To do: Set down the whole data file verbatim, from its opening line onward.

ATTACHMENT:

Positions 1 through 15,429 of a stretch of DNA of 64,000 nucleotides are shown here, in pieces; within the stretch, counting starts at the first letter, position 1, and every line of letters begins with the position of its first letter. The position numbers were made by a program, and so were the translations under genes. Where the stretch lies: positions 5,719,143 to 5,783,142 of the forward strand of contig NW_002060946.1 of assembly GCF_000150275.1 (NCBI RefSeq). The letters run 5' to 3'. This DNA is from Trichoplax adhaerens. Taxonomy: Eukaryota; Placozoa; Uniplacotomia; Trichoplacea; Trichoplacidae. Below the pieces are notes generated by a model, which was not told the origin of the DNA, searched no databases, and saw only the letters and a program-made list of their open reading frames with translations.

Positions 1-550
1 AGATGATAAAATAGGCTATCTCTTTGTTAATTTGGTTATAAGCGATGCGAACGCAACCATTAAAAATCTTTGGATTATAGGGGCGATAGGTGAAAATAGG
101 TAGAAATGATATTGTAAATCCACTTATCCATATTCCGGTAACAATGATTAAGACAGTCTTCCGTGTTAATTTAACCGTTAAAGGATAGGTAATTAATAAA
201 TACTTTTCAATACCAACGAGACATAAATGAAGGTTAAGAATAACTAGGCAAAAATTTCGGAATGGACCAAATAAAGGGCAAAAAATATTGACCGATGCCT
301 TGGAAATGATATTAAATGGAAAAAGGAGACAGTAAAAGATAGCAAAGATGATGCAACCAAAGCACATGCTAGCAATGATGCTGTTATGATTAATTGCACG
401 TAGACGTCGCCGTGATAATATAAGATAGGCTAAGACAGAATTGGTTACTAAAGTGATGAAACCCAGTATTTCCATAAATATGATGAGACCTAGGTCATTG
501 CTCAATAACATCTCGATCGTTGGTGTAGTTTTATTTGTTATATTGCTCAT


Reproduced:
Positions 1 through 15,429 of a stretch of DNA of 64,000 nucleotides are shown here, in pieces; within the stretch, counting starts at the first letter, position 1, and every line of letters begins with the position of its first letter. The position numbers were made by a program, and so were the translations under genes. Where the stretch lies: positions 5,719,143 to 5,783,142 of the forward strand of contig NW_002060946.1 of assembly GCF_000150275.1 (NCBI RefSeq). The letters run 5' to 3'. This DNA is from Trichoplax adhaerens. Taxonomy: Eukaryota; Placozoa; Uniplacotomia; Trichoplacea; Trichoplacidae. Below the pieces are notes generated by a model, which was not told the origin of the DNA, searched no databases, and saw only the letters and a program-made list of their open reading frames with translations.

Positions 1-550
1 AGATGATAAAATAGGCTATCTCTTTGTTAATTTGGTTATAAGCGATGCGAACGCAACCATTAAAAATCTTTGGATTATAGGGGCGATAGGTGAAAATAGG
101 TAGAAATGATATTGTAAATCCACTTATCCATATTCCGGTAACAATGATTAAGACAGTCTTCCGTGTTAATTTAACCGTTAAAGGATAGGTAATTAATAAA
201 TACTTTTCAATACCAACGAGACATAAATGAAGGTTAAGAATAACTAGGCAAAAATTTCGGAATGGACCAAATAAAGGGCAAAAAATATTGACCGATGCCT
301 TGGAAATGATATTAAATGGAAAAAGGAGACAGTAAAAGATAGCAAAGATGATGCAACCAAAGCACATGCTAGCAATGATGCTGTTATGATTAATTGCACG
401 TAGACGTCGCCGTGATAATATAAGATAGGCTAAGACAGAATTGGTTACTAAAGTGATGAAACCCAGTATTTCCATAAATATGATGAGACCTAGGTCATTG
501 CTCAATAACATCTCGATCGTTGGTGTAGTTTTATTTGTTATATTGCTCAT